Mihintale early-Brahmi inscription of princess (Abi)Tissa
Period: 210-200 B.C.                Script: Early-Brahmi               Language: Old Sinhala
Transcript: (1) Gamani-Uti-maharajhaha jhita Abi-Ti]shaya lene dasha-dishsha sagaye dine (symbols) (2) mata-pitasha ataya
Translation: (1) The cave of princess (Abi)Tissa, daughter of the great king Gamani-Uttiya, is given to the Sangha of the ten directions, (2) for the benefits of the mother and the farther.
Note:  The name Uti is, without doubts, the name occurring in the chronicles as Uttiya. In the list of kings given in the Dipavamsa and Mahavamsa, there is only one sovereign of this name; that was the younger brother of Devanampiyatissa.
Citation: Paranavitana, 1970. pp.lii,3.

Among the number of later-Brahmi inscriptions in Mihintale, one is considered special as it contains the name of Arahant Mahinda Thera as well as the names three of his companions namely Itthiya, Uttiya, and Badrasala (Paranavitana, 1983). However, as mentioned in chronicles, one of the four companions of Arahant Mahinda Thera, Sambhala, does not find mention in this inscription (Paranavitana, 1983). This is also the earliest document in the country where a reference to coconut grooves has been made (Paranavitana, 1983).

Mihintale rock inscription of Mahadatika Mahanaga (9-21 A.D.)
Period: 1st century A.D.                Script: Later-Brahmi               Language: Old Sinhala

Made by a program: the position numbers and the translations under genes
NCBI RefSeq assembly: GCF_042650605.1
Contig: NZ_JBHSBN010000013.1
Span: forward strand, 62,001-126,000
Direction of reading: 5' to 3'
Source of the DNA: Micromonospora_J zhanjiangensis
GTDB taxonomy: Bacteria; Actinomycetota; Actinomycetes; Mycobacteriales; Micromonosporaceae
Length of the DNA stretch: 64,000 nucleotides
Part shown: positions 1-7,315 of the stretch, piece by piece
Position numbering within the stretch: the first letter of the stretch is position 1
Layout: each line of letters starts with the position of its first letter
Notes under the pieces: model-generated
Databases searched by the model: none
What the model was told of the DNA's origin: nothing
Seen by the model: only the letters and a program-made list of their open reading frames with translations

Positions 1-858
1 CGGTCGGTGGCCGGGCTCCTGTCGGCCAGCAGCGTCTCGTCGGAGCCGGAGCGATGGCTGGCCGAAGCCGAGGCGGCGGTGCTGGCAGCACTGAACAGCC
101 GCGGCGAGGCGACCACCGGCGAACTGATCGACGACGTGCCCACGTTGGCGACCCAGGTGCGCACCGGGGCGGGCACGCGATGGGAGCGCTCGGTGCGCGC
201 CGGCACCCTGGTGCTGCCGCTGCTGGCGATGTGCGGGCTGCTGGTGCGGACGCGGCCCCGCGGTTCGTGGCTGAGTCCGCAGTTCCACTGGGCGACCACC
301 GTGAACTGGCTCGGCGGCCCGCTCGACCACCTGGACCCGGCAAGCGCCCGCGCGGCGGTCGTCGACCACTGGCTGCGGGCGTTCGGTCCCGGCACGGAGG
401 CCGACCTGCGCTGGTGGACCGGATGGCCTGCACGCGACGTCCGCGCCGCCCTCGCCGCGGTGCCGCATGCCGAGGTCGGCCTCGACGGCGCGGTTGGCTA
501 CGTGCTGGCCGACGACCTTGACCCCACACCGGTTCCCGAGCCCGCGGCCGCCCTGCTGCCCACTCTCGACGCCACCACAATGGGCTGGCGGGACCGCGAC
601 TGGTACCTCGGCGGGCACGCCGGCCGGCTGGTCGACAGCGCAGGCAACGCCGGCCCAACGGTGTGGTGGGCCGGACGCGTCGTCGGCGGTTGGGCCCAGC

Content: This inscription lists the tanks, canals, villages, highlands, coconut lands etc. donated for the use of the monks of Segira (Mihintale) Viharaya. Also it records the donations made for the maintenance of the images of the Arahant Mahinda Thera, and Reverends Itthiya, Uttiya, and Bhadrasala Theras.
References: Paranavitana, 1983.
 
Three inscriptions belonging to the 6-7th centuries A.D. were found on a slab on the pavement of the Ambasthala Stupa at Mihintale (Dias, 1991). 
 
Mihintale Ambasthala Stupa inscription
Period: 6-7th century A.D.                Script: Later-Brahmi               Language: Old Sinhala
Transcript: (1) [Jayapa....pura ma]..... (2) vaharala vata katu......>>
Translation:......gave for the purpose of maintaining the compulsary service at the monastery. May the merit be achieved by all beings.
Citation: Dias, 1991.
 
An inscribed rectangular stone pillar of King Udaya II (887-898 A.D.) was found near the ancient hospital at Mihintale in 1952 (Ranawella, 2001). It helped to confirm the identity of the site of the Segiriya hospital (Ranawella, 2001). Another inscription of King Kassapa IV (909-914 A.D.) that was discovered from the same site enabled scholars to identify it as a hospital (Ranawella, 2001).

Mihintale fragmentary pillar inscription of Udaya II (887-898 A.D.)
Period: 9th century A.D.                Script: Medieval Sinhala               Language: Medieval Sinhala
Content: This inscription has been issued to register certain immunities granted by the king in respect of the land on which the Mihintale hospital (Segiriya ved-hala) had been located.
References: Ranawella, 2001.
 
Two slab inscriptions of Mahinda IV has been erected in a ruined building at Mihintale. These two inscriptions have been inscribed on the orders of King Mahinda IV (956-972 A.D.) to provide information on the administration and inner life of the Mihintale monastery. They reveal the rules and regulations pertaining to the monk community, the intervention of the State, the wages and allowances for the employees of the temple as well as the information regarding the work involved with the temple, the relic house, and special monastic buildings.

Monuments